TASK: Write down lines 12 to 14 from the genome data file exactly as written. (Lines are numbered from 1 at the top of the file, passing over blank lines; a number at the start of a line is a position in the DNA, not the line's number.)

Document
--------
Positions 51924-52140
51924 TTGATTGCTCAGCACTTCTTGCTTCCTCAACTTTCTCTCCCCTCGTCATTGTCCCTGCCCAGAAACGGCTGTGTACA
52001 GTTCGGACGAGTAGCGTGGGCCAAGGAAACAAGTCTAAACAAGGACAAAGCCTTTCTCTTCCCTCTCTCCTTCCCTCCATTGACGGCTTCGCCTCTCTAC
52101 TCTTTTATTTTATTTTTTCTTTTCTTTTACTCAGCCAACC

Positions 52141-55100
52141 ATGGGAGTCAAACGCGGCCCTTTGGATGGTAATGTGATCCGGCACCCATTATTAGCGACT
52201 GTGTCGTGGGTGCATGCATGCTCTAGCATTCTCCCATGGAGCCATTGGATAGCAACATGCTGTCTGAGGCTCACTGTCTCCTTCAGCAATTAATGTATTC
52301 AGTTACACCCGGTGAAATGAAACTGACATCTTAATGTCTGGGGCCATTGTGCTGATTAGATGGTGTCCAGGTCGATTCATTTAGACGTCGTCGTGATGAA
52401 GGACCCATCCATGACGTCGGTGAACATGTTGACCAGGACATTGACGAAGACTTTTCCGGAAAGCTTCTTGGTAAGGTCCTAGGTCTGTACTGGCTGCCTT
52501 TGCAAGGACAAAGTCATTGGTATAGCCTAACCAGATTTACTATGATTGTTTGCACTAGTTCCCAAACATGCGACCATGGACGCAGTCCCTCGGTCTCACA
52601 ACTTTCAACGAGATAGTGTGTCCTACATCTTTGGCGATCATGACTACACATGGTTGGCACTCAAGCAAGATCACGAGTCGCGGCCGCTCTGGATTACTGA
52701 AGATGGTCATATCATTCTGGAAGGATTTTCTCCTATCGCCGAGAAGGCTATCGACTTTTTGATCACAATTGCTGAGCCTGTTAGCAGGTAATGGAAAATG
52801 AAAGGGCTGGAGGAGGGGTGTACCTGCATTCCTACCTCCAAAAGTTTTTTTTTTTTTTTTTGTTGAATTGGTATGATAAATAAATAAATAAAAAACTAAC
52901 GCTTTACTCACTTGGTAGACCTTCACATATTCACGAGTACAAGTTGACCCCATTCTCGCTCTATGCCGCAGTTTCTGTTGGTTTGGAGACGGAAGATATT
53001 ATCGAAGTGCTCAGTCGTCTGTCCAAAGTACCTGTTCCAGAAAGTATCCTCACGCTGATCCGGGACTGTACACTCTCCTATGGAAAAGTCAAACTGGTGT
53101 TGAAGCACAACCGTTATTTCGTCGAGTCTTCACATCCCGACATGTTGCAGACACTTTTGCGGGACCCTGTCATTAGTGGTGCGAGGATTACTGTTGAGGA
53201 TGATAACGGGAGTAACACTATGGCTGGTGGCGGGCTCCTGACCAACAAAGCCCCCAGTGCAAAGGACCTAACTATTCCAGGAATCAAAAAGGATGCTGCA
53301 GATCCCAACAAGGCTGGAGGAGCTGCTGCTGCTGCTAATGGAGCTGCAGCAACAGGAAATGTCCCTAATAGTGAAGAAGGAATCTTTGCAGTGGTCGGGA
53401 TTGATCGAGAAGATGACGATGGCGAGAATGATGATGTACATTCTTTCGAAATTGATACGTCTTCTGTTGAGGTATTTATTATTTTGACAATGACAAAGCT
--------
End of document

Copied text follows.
52701 AGATGGTCATATCATTCTGGAAGGATTTTCTCCTATCGCCGAGAAGGCTATCGACTTTTTGATCACAATTGCTGAGCCTGTTAGCAGGTAATGGAAAATG
52801 AAAGGGCTGGAGGAGGGGTGTACCTGCATTCCTACCTCCAAAAGTTTTTTTTTTTTTTTTTGTTGAATTGGTATGATAAATAAATAAATAAAAAACTAAC
52901 GCTTTACTCACTTGGTAGACCTTCACATATTCACGAGTACAAGTTGACCCCATTCTCGCTCTATGCCGCAGTTTCTGTTGGTTTGGAGACGGAAGATATT